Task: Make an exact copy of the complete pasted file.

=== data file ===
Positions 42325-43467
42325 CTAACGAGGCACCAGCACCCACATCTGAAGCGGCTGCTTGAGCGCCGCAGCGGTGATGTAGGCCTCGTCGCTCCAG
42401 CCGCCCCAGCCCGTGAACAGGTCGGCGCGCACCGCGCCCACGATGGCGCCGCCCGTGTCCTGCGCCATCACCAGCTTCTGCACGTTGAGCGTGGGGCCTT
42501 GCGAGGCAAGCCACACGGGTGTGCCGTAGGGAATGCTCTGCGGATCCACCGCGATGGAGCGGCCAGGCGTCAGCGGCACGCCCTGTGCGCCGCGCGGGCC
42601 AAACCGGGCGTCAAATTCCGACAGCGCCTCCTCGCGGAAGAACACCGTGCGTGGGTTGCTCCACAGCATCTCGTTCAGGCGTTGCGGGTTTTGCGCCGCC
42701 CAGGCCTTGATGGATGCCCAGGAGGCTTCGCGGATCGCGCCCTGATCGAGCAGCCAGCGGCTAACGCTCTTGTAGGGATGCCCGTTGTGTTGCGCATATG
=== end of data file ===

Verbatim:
Positions 42325-43467
42325 CTAACGAGGCACCAGCACCCACATCTGAAGCGGCTGCTTGAGCGCCGCAGCGGTGATGTAGGCCTCGTCGCTCCAG
42401 CCGCCCCAGCCCGTGAACAGGTCGGCGCGCACCGCGCCCACGATGGCGCCGCCCGTGTCCTGCGCCATCACCAGCTTCTGCACGTTGAGCGTGGGGCCTT
42501 GCGAGGCAAGCCACACGGGTGTGCCGTAGGGAATGCTCTGCGGATCCACCGCGATGGAGCGGCCAGGCGTCAGCGGCACGCCCTGTGCGCCGCGCGGGCC
42601 AAACCGGGCGTCAAATTCCGACAGCGCCTCCTCGCGGAAGAACACCGTGCGTGGGTTGCTCCACAGCATCTCGTTCAGGCGTTGCGGGTTTTGCGCCGCC
42701 CAGGCCTTGATGGATGCCCAGGAGGCTTCGCGGATCGCGCCCTGATCGAGCAGCCAGCGGCTAACGCTCTTGTAGGGATGCCCGTTGTGTTGCGCATATG